The Analysis of Mozart's "Dies Irae"
The final composition of Mozart, The Requiem mass in D Minor, containing “Dies Irae,” is known to be one of his most powerful and commended works - The Analysis of Mozart's "Dies Irae" introduction. This piece was composed in 1791 while Mozart was, unfortunately, on his death bed. However, he was unable to complete it so it was then passed on to his assistant and later finished by this man. The choral work can be very dark, for it concerns the Day of Wrath, when God will return to this earth and pass judgment on all creatures that remain, either granting them salvation or perpetual damnation to hell.
This theme alone provides one with fear, thus it can be assumed that even before one listens to the mass that it will be filled with elements that evoke fear, terror, worry, and an overall sense of emotion. Mozart does just this. He portrays the “Day of Wrath” as one that no one would want to be a part of, or witness. The “Dies Irae” by Mozart is deemed profound because of its interdependent relationship between the music and the text of the piece.
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In the beginning of the piece it explodes with extreme force that is later intensified by deviating in tonality throughout. Mozart exploits the tone of the work by regarding it as a penultimate out-pouring of wrath, incorporating brisk indefinite interludes in the piano and chromatic passages in the choral sections. These details give way to a piece that elevates a sense of uneasiness for those who are questioning their eternal judgment. It also creates the feeling of imminent danger and/or catastrophe.
Mozart will also dupe the listener by briefly modulating to a new key, or tonal center, that is recognized for a brief few measures, and yet, will almost instantaneously dissolve into more stormy ideas surrounding the Day of Wrath. In order to create this feeling grave uncertainty and fear, Mozart utilizes multiple borrowed chords, secondary dominants, and Neapolitan chords within his “Dies Irae. ” Due to this pieces originality, Mozart playfully manipulates standard music theory practices, and creates musical movements that he most likely prefers stylistically.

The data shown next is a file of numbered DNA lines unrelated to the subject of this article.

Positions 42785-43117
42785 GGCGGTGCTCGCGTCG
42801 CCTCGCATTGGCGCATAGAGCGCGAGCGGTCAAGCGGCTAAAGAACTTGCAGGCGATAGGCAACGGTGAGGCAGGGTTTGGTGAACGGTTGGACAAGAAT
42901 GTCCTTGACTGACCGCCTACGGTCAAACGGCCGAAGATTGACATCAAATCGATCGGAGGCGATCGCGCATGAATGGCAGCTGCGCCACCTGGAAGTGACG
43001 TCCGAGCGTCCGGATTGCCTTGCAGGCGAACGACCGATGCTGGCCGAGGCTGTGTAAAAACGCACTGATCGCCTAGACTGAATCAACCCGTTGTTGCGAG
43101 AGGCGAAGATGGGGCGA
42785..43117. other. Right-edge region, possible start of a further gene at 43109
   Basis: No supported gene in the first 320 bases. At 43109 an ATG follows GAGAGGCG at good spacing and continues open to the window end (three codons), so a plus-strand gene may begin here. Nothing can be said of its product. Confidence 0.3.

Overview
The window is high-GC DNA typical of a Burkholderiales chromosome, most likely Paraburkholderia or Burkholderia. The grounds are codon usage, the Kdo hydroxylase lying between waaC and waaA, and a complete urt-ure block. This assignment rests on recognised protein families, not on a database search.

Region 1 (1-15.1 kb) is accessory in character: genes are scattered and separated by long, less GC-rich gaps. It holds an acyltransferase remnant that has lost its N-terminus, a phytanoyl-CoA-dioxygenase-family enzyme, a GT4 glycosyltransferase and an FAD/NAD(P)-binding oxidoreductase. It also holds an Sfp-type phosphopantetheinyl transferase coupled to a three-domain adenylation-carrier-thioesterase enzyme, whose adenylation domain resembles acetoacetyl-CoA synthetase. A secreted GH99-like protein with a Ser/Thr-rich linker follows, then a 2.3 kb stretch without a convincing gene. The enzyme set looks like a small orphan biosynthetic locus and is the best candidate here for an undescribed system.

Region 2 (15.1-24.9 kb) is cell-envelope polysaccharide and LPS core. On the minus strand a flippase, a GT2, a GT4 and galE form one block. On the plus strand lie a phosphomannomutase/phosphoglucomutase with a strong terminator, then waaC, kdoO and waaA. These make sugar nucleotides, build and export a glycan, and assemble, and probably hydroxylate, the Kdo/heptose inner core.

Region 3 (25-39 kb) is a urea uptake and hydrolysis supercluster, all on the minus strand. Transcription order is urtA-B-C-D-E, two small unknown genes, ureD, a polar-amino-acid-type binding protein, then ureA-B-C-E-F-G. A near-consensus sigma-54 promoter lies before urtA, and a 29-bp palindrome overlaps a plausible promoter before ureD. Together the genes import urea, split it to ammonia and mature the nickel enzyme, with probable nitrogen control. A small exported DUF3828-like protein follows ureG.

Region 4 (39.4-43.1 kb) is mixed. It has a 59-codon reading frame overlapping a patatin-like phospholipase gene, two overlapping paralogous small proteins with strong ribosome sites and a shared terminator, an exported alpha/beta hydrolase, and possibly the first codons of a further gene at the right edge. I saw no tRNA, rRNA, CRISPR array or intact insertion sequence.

In two different cases, relatively close together in the music, he uses a secondary dominant to embellish the regularity of the effect. However, in these two different cases, the chords shift slightly, as shown in measures 52 and 55, pictured below. V/IV I V6/5/IV IV Despite the fact that the V/IV is basically a I7 chord, theory students of modern teachings have been taught that the chord after the slash mark of the secondary dominant is where the secondary dominant will lead to.
So, creating a simple I chord in the figure above might be seen as a little misleading. His is seen as more traditional in the sense of good music theory practice, but regarding that it is Mozart’s piece, it is safe to say that both will work just fine. Mozart likes to add color to his compositions by also using Neapolitan chords. He effectively uses them as both a passing function as well as a neighboring function. In the example provided above, Mozart cleanly exercises the passing rule of the Neapolitan 6th chord.
Refer to Figure 2, measures 36 and 37: D Minor: V7 i i N6 ( in passing function) ?7 Mozart clearly integrates the Neapolitan chord correctly, in the practical theory sense, and also very well in the application of the passing function. Although the Neapolitan does not arrive at a dominant right away, as preferred, the i chord between the Neapolitan and the dominant serves as a minor interruption that does not steer the passage away from landing on the V chord.
In conclusion, Mozart’s “Dies Irae” is an ominous musical composition, with multiple modulating tonal centers, creating urgency within the voices and a sense of impending doom throughout the accompinament. The complex patterns through which the chorale follows are very involved, and sharpen the impact of the gravity of the literal life-or-death situation. Mozart’s composition works in the practical sense of theory, and yet he uses his own style and elegance to bend the rules to fit his own stylistic taste.